Song and dance group revive traditions of Lemko ethnic minority in Poland
A group formed three decades ago to promote its minority ethnic culture is this year celebrating its 30th anniversary.
The group called ‘Kyczera’ came together to keep the Lemko culture of their parents and grandparents alive in Poland.
Historically from the Beskid and Pieniny highlands around Beskid Sądecki, Beskid Niski and parts of the Pienin mountains, the Lemkos were displaced from their native lands in 1947 and resettled in Western Poland as part of ‘Operation Vistula’, the Communist authority’s forced resettlement of several ethnic minorities from the south-east of post-war Poland to the reclaimed territories in the west of the country.
Based on the 2005 Law on national and ethnic minorities and regional language, Lemkos are one of four ethnic minorities in Poland, without their own nation. Their status as an ethnic minority distinct from Poland, was the reason they were targeted by Operation Vistula, whilst Podhale or Żywiec highlanders, who were considered ethnically Polish, weren’t.
In the last Polish census in 2011, 9,641 citizens of Poland declared themselves as ethnic Lemkos, with the majority today living in Lower Silesia and only a minority still inhabiting the terrain historically called ‘Lemko country’ in Lesser Poland.
‘Kyczera’, which means ‘mountain’ in the Lemko language is the foremost institution of authentic Lemko culture in Poland and has appeared at over 1,200 concerts in Poland and internationally, showcasing Lemko traditions in places as far away as Peru, Mexico and Indonesia.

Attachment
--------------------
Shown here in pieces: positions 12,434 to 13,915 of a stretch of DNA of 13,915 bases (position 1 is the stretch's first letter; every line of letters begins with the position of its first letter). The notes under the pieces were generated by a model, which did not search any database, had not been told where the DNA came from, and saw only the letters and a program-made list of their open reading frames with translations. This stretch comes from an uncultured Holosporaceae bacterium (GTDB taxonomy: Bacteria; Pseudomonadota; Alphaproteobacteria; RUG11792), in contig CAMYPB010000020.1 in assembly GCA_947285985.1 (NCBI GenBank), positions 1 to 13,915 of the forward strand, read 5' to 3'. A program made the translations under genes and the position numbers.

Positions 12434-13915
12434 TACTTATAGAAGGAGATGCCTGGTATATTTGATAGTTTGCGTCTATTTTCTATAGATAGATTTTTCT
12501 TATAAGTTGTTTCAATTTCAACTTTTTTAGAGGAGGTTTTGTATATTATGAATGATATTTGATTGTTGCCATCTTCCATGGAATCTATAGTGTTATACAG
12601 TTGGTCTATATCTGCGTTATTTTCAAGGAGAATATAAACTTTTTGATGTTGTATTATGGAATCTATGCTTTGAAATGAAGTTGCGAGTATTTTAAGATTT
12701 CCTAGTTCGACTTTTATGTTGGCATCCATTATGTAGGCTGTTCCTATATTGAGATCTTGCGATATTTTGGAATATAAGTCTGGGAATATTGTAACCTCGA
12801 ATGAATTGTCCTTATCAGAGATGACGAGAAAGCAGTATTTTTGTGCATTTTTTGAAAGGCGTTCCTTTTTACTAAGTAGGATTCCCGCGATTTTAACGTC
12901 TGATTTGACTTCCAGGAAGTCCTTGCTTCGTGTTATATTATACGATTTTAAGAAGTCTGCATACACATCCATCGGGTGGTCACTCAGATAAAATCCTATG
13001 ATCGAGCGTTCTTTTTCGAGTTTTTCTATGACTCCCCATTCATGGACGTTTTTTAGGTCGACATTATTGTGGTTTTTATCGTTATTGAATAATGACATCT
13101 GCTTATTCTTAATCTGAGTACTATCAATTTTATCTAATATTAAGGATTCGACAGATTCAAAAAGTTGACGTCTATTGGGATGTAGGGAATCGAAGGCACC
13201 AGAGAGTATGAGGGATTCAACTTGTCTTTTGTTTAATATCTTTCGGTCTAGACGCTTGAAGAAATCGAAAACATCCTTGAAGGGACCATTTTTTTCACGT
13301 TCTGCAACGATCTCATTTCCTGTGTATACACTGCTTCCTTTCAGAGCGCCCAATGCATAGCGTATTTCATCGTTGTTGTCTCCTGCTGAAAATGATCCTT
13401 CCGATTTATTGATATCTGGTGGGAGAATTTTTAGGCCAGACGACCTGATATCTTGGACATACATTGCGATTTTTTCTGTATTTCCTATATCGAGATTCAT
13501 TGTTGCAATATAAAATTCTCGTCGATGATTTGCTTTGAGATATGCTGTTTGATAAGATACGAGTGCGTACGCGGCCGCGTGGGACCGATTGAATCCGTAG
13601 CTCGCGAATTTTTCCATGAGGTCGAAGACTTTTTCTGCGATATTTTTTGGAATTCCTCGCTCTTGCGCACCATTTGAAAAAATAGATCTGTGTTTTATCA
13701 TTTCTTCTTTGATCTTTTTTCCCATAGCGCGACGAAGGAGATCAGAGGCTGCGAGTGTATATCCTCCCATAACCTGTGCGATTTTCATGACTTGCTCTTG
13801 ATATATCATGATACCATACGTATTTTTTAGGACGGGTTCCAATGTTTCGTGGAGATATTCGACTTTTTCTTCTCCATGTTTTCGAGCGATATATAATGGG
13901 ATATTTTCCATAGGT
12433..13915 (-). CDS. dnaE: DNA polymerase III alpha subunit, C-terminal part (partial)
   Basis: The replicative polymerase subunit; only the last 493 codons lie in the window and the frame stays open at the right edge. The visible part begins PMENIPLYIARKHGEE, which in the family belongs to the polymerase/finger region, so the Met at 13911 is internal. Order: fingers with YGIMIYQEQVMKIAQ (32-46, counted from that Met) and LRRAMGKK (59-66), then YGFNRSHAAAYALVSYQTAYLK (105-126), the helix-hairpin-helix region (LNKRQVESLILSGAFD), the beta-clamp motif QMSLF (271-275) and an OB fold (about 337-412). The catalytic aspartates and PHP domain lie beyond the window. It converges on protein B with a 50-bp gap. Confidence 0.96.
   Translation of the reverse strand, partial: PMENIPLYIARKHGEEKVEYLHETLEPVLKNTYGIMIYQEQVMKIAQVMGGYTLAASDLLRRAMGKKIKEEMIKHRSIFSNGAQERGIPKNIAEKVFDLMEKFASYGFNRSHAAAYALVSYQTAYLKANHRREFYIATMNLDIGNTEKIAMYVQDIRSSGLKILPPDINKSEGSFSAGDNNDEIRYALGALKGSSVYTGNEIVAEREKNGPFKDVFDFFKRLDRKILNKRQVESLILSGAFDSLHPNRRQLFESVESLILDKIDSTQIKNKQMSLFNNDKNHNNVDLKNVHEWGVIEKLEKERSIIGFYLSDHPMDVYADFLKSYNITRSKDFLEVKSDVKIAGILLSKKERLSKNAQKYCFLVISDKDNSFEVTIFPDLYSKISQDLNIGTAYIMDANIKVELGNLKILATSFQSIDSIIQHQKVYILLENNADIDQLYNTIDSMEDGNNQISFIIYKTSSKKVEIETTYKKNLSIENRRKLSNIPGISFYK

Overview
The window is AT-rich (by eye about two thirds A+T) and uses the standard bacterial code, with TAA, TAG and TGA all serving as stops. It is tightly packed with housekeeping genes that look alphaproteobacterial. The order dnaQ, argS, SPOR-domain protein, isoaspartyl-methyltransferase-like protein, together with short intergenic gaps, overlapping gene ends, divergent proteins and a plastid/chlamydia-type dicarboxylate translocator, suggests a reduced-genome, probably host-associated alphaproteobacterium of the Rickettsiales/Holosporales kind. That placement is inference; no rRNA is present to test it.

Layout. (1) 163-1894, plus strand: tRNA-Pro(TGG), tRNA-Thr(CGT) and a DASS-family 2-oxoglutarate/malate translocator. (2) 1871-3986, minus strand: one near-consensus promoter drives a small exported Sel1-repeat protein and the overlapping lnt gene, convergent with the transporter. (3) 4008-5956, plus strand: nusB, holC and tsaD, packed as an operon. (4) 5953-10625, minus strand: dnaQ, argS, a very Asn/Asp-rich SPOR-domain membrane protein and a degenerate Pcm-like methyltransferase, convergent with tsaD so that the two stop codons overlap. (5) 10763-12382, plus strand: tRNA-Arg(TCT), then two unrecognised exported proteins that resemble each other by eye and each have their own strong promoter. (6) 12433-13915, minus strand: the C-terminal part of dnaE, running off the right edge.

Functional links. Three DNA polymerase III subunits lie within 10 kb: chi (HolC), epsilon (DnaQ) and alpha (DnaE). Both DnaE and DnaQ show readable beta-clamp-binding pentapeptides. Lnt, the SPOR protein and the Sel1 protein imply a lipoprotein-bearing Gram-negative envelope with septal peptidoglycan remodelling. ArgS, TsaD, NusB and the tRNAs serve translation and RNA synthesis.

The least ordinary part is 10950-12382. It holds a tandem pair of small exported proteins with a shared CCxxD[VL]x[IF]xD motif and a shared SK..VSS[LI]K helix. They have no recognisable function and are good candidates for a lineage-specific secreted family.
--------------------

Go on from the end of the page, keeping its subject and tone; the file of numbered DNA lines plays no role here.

Since 1996, it has also been the organiser of one of Poland’s biggest annual international folk festivals, ‘World under Kyczera’, which encompasses several dozen locations across Poland including towns in Lower Silesia, Lesser Poland, Pokarpacie and the Slovakian town of Kurov.
“Living in an ethnic minority demands it of us that we double down on our efforts to protect our traditions”, said Olga Starzyńska, who together with her brothers, promotes her native culture through performances in Kyczera under the guidance of her father Jerzy Starzyński, the group’s original founder.
“When I put on a traditional Lemko outfit, I feel great pride, but also feel it is my duty to and I consider it a point of honour”, added Olga’s brother Daniel.
Lemko culture is characterised by a close emotional connection with the highland region or ‘Lemko country’, a distinct language, colourful and embroidered women’s and men’s traditional dress, distinct from other Polish traditional dress, and a passion for song and dance as well as Orthodox or Greek-Catholic religion.
In 2018, Kyczera reconstructed a set of eye-catching traditional Lemko outfits from archival photographs and is currently fundraising for the reconstruction of further outfits as well as historical books for their library catalogue.
Though starting out as a dance group, ‘Kyczera’ has evolved into much more, today forming a cultural organisation bringing together over 400 young Lemkos engaged in the local community and their own cultural centre, the only Lemko Centre of Culture in Poland, which organises workshops, exhibitions, lectures and possesses the world’s largest collection of books devoted to Lemko culture.
The organisation serves an important educational purpose, and young people part of ‘Kyczera’, don’t only dance, “it is a place where young people learn the Lemko language and they discover the traditions, culture and history of their ancestors”, said Jerzy Starzyński.
“We also organise workshops in the historic Lemko lands, taking children to the place where their parents and grandparents came from”
“We are driven solely by crazy enthusiasts like me who give their whole lives to trying to preserve what we have left of Lemko culture”.
“Poland has been our homeland for hundreds of years and I’d like it for Lemkos to survive in Poland for as long as possible.”